How you can be fined for driving in high heels

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High heels could charge you a big fine if you opt for dress shoes while sitting behind the wheel.

Drivers may think they dress perfectly for the ride to work, but they could get into trouble with the police if it results in an accident.

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Wearing high heels may result in a reckless driving charge if you cause an accident

Under rule 97 of the highway code, motorists are advised to wear “shoes and clothing which do not prevent you from using the controls correctly”.

While it is not illegal to drive in high heels, wearing them could lead to you being charged with reckless driving if they affect your ability to drive safely.

It’s similar to a ban on wearing flip flops while driving which can be just as costly if you get caught.

They are just as dangerous as heels because they come off extremely easily and can get caught under a pedal.

Why shouldn’t I be driving in heels?

It can often be difficult to judge how much pressure is needed to use the brake and accelerator when riding in high heels.

the rules of the road that you must know

If you get it wrong, it could lead to a fatal accident, and this is where you will be in trouble.

Olliers Automotive Law reveals how high heels elevate the foot abnormally, which could cause you to lose all of your focus and control over your driver.

In some cases, they could even get stuck on the carpet or under the pedals and could prevent you from using the brakes in time.

How much could I be fined?

The charge is punishable by an on-the-spot fine of £ 100 and three penalty points on your license if caught by the police.

And in more serious cases, or those that are challenged in court, the charge can result in a fine of up to £ 5,000, up to nine penalty points and even a court-imposed driving ban.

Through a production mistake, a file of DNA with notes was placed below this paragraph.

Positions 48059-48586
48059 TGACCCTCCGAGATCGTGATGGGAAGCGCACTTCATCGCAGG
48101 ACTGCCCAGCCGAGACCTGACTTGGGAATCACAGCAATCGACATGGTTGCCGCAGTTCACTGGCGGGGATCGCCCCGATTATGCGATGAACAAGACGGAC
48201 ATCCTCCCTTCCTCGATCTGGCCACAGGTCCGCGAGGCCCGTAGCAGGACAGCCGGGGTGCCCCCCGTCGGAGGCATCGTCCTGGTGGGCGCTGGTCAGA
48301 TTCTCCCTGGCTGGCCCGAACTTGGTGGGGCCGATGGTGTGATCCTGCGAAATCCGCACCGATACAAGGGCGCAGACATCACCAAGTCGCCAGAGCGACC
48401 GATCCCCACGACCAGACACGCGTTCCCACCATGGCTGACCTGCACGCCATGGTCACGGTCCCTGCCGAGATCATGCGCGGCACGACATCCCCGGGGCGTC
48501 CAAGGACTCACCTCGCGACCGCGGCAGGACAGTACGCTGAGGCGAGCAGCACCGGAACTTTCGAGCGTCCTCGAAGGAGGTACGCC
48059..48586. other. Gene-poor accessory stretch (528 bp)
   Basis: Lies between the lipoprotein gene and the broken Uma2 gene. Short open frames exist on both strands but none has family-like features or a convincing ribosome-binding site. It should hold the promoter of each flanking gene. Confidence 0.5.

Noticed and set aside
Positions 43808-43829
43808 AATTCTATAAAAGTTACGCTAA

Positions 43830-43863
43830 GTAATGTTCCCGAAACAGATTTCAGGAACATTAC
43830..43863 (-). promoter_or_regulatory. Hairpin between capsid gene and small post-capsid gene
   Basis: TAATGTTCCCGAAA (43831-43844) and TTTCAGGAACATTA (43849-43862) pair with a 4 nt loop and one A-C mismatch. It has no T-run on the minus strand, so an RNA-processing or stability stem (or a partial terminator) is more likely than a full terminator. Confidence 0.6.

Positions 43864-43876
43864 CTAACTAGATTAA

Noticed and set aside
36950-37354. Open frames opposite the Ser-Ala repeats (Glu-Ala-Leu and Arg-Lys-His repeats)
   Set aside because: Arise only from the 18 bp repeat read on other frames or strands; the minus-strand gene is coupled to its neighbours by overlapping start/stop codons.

Rebecca Ashton, Policy and Research Manager at IAM RoadSmart, previously said: “Before you go you need to make sure your shoes are fit and don’t prevent you from using the controls properly.

“The problem with high heels is with the position of your foot, it’s hard to gauge how much pressure you need to apply and you get little support – and your heel can get stuck on the mat / floor mat, which could prevent you from reacting quickly.

“Even worse, wedge heels and wedge soles add a really chunky sole to the mix. Get used to leaving a comfortable pair of flat shoes in the car, which may solve the problem.

“Remember for anyone like me who loves their shoes, you also damage the backs of your heels on the carpet when you drive with them.”

RAC Guidelines for Appropriate Riding Footwear

According to the RAC, there are guidelines on footwear suitable for riding:

  • Do not have a sole more than 10mm thick, but the sole should not be too thin or soft.
  • Provide enough grip to keep your foot from slipping off the pedals.
  • Don’t be too heavy.
  • Does not restrict ankle movement.
  • Be narrow enough to avoid accidentally pressing two pedals at once
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